Sunday, January 21, 2018
News Roundup

Friends speak up for gun-hauling man with mental history

TAMPA — A Florida man who once killed a stranger in a gas station and who was stopped last month hauling 36 guns and 4,629 rounds of ammunition has a "gentle spirit," a church elder says, and friends back that up.

David Harris Dunaway, 58, isn't allowed to own firearms because he was declared insane after shooting a trucker near Wildwood on July 8, 1992. Leonard Brower of Live Oak died after leaving his truck to buy a map inside a gas station and exchanging words with Dunaway.

The Hawthorne man received psychiatric care for several years.

Then, last summer, federal agents got a tip that he was selling guns. A grand jury charged him Dec. 18 with illegally having one pistol. But when arrested Dec. 28 east of Gainesville, he was in a van packed with guns. Dunaway said he planned to sell them at a flea market, a sheriff's report stated.

In the days since, four people have submitted character references for Dunaway to U.S. District Court in Tampa through his attorney, Michael P. Maddux.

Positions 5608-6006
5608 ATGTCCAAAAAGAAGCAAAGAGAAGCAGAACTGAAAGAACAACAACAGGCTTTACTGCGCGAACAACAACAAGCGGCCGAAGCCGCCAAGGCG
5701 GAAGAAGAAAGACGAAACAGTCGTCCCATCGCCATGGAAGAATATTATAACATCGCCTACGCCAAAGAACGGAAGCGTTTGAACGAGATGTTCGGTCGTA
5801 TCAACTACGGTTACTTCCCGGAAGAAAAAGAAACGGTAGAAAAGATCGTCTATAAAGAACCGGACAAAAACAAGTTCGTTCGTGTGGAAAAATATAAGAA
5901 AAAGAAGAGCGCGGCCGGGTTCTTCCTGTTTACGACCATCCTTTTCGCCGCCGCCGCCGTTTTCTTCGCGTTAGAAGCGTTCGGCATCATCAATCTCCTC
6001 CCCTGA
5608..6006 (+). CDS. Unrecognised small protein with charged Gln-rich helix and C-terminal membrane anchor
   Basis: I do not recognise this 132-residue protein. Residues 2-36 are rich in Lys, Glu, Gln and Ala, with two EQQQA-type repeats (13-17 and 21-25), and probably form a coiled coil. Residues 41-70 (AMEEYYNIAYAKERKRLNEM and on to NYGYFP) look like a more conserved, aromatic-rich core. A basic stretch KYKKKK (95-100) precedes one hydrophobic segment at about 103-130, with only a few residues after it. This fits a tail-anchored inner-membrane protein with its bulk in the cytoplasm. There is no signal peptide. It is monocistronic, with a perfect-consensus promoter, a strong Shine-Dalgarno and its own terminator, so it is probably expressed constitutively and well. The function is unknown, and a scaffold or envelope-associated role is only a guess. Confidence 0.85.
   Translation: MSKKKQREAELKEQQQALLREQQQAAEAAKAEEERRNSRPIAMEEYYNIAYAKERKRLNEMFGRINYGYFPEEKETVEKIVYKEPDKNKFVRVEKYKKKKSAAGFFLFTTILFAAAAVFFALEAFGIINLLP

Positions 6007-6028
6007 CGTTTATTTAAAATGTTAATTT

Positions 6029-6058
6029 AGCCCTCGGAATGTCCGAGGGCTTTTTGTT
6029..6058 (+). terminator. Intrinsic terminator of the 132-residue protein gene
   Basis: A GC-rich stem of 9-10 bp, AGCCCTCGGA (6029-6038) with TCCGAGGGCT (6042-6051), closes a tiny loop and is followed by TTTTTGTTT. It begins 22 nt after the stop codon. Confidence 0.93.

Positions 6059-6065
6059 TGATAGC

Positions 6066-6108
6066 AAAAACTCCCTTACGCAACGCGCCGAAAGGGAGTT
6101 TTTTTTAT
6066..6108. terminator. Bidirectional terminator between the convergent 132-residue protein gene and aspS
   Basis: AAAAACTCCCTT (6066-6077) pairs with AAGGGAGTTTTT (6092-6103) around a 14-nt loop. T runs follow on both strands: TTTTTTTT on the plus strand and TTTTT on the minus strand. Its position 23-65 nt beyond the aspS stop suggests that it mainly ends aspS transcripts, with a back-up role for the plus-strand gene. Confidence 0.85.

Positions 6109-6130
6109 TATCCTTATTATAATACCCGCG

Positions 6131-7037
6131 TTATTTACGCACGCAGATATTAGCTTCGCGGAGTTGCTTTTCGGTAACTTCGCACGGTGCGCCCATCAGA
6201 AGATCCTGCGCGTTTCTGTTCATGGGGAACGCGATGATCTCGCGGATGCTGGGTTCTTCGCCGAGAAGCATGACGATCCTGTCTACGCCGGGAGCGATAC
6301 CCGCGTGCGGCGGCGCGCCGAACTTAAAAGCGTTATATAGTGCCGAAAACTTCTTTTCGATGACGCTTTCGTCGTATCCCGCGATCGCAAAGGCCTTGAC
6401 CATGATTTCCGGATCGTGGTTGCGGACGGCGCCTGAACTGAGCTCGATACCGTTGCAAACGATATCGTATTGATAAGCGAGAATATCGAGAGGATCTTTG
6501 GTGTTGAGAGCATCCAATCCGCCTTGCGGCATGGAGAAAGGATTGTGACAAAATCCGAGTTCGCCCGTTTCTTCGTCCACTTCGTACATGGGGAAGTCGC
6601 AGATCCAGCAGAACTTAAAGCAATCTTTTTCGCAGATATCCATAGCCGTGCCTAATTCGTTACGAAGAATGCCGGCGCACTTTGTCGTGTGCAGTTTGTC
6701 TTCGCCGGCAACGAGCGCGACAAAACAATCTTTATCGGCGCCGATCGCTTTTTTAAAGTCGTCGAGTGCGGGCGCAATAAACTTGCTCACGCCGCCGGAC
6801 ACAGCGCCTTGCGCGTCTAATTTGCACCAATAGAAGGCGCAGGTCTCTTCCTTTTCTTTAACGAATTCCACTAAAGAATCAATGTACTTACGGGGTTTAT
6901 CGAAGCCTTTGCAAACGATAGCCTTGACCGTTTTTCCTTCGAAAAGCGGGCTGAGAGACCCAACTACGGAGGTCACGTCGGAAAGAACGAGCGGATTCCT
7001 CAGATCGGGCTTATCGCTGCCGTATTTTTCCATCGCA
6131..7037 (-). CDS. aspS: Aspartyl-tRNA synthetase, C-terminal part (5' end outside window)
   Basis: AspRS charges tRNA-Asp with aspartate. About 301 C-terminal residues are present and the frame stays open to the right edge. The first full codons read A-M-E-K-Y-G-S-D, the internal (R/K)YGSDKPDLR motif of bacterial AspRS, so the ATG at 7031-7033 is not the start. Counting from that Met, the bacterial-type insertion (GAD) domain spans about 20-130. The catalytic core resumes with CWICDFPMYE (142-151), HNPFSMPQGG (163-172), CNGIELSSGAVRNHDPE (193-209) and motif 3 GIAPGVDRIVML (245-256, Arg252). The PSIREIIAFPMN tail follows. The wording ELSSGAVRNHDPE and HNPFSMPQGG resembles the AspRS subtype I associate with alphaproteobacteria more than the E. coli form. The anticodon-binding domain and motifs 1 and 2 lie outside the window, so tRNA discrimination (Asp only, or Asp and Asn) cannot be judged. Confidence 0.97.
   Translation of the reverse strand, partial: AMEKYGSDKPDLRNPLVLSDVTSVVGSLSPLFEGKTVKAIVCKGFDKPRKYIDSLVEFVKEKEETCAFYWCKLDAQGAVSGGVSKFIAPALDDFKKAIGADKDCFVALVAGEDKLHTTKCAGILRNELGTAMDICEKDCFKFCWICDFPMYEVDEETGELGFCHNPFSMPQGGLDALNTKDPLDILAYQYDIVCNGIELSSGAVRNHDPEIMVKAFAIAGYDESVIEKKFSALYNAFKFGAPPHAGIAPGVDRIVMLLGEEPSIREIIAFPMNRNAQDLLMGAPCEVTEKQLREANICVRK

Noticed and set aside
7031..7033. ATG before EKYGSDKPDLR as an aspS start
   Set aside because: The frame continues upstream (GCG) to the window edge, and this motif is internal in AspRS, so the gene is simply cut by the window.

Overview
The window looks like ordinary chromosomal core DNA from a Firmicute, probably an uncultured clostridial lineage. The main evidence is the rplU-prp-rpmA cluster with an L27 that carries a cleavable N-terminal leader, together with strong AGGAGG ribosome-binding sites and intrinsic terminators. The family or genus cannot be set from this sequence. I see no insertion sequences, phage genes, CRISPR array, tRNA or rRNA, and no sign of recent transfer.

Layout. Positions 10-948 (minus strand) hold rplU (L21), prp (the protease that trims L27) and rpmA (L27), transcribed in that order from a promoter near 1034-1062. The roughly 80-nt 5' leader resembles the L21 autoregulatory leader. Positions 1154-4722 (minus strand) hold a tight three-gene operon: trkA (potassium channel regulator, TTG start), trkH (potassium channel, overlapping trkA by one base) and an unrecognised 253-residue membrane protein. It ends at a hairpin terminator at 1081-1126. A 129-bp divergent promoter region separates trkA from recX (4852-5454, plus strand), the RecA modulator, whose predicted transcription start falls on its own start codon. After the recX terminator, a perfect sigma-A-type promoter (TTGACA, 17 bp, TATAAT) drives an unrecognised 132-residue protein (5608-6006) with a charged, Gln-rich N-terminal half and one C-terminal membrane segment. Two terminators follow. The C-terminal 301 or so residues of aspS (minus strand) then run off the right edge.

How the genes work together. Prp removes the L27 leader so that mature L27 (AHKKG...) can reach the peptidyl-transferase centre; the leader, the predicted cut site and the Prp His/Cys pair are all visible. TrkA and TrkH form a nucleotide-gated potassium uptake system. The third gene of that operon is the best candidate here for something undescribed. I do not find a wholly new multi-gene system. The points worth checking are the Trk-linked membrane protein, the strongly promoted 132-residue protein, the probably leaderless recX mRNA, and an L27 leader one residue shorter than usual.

One came from Trey Arnett, an elder at Central Christian Church in Ocala who said Dunaway had attended since 2003. He called Dunaway a "man of good character with a gentle spirit."

Inga Glaspey of Gainesville said that she knows Dunaway and his wife through Girl Scouts — both families have daughters — and that he volunteers his time at events, sometimes serving as photographer. She called him "honest" and "caring."

"I am a mother of four and my children have had sleepovers at the Dunaway home and I never felt concerned of their well-being while in his care," she wrote.

Brian Dyals of Ocala said he was shocked to learn of Dunaway's current troubles and more shocked to learn of his past.

"People do and can change, and the man I have interacted with seems nothing like who he is being made out to be at this time," Dyals wrote.

Angela Hathcock, identifying herself as Dunaway's stepdaughter, said he has always been honest with her and her brother, even about his past.

"We all have a past and we all have things that we regret," she wrote. "My DAD is no exception to that rule, but despite his past he has managed to teach my siblings and me how to be good, honest people."

Patty Ryan can be reached at [email protected] or (813) 226-3382.

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